I need your help. I co-founded the Prison Policy Initiative to put the problem of mass incarceration — and the perverse incentives that fuel it — on the national agenda. Over the last 17 years, our campaigns have protected our democracy from the prison system and protected the poorest families in this country from the predatory prison telephone industry. Our reports untangle the statistics and recruit new allies.

But now, more than ever, we need your help to put data & compassion into the conversation.

Thank you.
—Peter Wagner, Executive DirectorDonate

At a time when phone calls for the rest of us cost almost nothing, there is no reason to force the poorest families in Iowa to pay outlandish rates.

April 26, 2019

For immediate release — The Prison Policy Initiative has filed objections to five phone companies’ proposed phone rates for Iowa county jails. At a time when the cost of a typical phone call is approaching zero, phone providers in Iowa jails frequently charge incarcerated people and their families 30 cents per minute or more for a phone call. (And one provider charges as much as $4.41 for the first minute.)

In January, the Iowa Utilities Board required these providers to file rate disclosures – or “tariffs” – for state approval. By state statute, the Utilities Board must ensure that rates are just and reasonable and that “no unreasonable profit is made.” The Prison Policy Initiative’s research has found that phone calls from Iowa’s jails are among the most expensive in the nation, and more than four times as expensive as calls from the state’s prison system.

In February, the Prison Policy Initiative report State of Phone Justice uncovered the cost of phone calls in over 2,000 jails nationwide, explaining why sheriffs sign lucrative phone contracts that prey on people in jail and their families:

  • Phone providers compete for jail contracts by offering sheriffs large portions of the revenue – and then charge exorbitant phone rates.
  • Providers exploit sheriffs’ lack of experience with telecommunications contracts to slip in hidden fees that fleece consumers.
  • State legislators, regulators and governors traditionally pay little attention to jails, even as they continue to lower the cost of calls home from state prisons.

The report found that calls home from Iowa jails are the 13th most expensive in the nation. “There is no reason to force the poorest families in Iowa to pay these outlandish rates, particularly at a time when phone calls for the rest of us cost almost nothing,” said Peter Wagner, Executive Director of the Prison Policy Initiative.

The objections were filed with the research assistance of volunteer attorney Stephen Raher, and the organization is now being represented pro bono before the Iowa Utilities Board by David Yoshimura of Faegre Baker Daniels in Des Moines.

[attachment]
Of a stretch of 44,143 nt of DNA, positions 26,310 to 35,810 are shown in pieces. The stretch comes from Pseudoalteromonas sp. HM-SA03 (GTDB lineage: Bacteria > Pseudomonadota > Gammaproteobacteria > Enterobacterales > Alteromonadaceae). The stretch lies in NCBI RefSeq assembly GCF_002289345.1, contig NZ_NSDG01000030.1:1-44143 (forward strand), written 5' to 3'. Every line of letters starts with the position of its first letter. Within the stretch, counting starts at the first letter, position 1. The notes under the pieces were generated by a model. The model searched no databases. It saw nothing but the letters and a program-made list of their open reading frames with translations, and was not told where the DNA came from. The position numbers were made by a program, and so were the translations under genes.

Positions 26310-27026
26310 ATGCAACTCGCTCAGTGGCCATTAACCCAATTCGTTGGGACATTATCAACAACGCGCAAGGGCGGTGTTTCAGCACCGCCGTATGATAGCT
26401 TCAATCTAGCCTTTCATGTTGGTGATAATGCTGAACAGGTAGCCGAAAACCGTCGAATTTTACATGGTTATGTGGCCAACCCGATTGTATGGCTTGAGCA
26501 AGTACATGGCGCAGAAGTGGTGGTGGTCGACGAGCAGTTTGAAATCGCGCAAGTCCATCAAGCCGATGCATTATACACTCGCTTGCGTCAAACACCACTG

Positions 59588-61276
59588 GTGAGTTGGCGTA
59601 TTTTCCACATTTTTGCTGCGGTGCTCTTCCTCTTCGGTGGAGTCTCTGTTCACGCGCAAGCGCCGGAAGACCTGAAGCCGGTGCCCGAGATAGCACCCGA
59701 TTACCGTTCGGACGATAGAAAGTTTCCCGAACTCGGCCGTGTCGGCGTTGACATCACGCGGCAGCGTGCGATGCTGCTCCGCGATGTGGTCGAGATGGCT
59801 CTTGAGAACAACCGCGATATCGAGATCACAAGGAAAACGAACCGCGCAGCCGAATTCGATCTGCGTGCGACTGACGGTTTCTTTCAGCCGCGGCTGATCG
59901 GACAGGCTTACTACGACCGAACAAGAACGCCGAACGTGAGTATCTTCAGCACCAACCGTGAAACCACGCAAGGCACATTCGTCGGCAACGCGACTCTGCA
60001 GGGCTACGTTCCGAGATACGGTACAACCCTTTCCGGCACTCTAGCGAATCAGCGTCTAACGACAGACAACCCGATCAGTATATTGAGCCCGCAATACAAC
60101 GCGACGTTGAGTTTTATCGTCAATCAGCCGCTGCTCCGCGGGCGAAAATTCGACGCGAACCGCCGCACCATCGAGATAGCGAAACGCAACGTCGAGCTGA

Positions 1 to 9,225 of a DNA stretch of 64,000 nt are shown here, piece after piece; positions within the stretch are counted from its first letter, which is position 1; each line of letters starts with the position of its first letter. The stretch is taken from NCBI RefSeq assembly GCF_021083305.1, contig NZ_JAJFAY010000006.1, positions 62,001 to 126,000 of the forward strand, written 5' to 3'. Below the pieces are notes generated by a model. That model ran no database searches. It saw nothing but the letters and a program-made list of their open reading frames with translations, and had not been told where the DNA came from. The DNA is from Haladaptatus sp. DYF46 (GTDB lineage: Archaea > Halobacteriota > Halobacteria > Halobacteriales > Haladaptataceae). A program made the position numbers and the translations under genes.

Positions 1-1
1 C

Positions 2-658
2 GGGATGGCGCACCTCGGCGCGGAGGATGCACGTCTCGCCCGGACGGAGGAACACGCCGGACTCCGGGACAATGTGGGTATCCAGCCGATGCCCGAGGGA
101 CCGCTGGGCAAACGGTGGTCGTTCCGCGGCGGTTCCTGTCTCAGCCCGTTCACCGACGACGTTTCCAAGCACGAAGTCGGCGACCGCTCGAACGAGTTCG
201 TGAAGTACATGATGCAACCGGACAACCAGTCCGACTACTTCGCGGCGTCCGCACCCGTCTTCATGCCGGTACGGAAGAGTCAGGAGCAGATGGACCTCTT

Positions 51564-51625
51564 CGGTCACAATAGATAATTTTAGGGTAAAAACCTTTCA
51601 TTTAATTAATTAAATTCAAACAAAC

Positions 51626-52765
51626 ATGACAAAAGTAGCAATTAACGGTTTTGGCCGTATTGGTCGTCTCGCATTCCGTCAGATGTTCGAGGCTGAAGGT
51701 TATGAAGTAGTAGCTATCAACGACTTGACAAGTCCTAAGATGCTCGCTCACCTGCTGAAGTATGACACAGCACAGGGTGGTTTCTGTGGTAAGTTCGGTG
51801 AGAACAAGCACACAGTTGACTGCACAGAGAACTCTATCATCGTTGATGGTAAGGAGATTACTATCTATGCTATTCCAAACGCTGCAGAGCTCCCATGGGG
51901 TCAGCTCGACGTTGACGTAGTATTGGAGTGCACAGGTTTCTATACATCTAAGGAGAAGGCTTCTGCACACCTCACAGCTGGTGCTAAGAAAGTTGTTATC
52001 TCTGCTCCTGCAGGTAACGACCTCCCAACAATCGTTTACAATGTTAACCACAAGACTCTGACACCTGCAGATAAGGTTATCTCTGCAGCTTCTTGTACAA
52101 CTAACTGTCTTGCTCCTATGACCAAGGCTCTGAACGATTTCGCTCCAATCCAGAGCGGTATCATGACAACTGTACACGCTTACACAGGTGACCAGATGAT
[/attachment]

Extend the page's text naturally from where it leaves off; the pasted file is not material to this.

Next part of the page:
The Prison Policy Initiative’s objections to the tariffs are available for: Global Tel*Link, Public Communications Services, Prodigy Solutions, Reliance Telephone of Grand Forks, and Securus.

Yesterday, the Iowa Utilities board granted our request to intervene and docketed the tariffs for further review. Further comments about the proposed tariffs are due May 13.


People on probation are much more likely to be low-income than those who aren't, and steep monthly probation fees put them at risk of being jailed when they can't pay.

by Mack Finkel, April 9, 2019

Over 3.6 million people are under probation supervision in the U.S., and in most states, they are charged a monthly probation fee. The problem? Many of them are among the nation’s poorest, and they can’t afford these fees. From our previous research in Massachusetts – and from reports from around the country – we know that the burden of probation fees often falls disproportionately on the poor. To determine the extent of the problem nationally, we examined the incomes of people on probation in a recent survey, the National Survey of Drug Use and Health. Our analysis confirms that, nationwide, people on probation are much more likely than people not on probation to have low incomes.

The National Survey of Drug Use and Health (NSDUH) is an annual survey that asks respondents about a broad range of topics, including their annual income and whether they were on probation in the past 12 months. The inclusion of recent probation history in the survey makes it a valuable data source for criminal justice research; it comes closer than any other source to offering a recent, descriptive, nationally representative picture of the population on probation.1 Prof. Michelle Phelps of the University of Minnesota, for example, used this survey in her recent analysis comparing people on probation to those in prison, using educational attainment as a measure of economic status.

Our analysis of the 2016-2017 NSDUH data shows that people on probation typically have much lower incomes than those who aren’t on probation:

Chart comparing the portion of the probation population making less than $20,000 per year, $20,000 to $49,999 per year, and $50,000 or more per year to the portion of the population that was not recently on probation. Most notable is that two-thirds of the probation population has an annual income below $20,000, compared to just 40% of the non-probation population.People on probation are much more likely to be low-income than those who aren’t on probation, and steep monthly probation fees often put them at risk of being jailed when they can’t pay. For a more detailed comparison, see the Appendix table.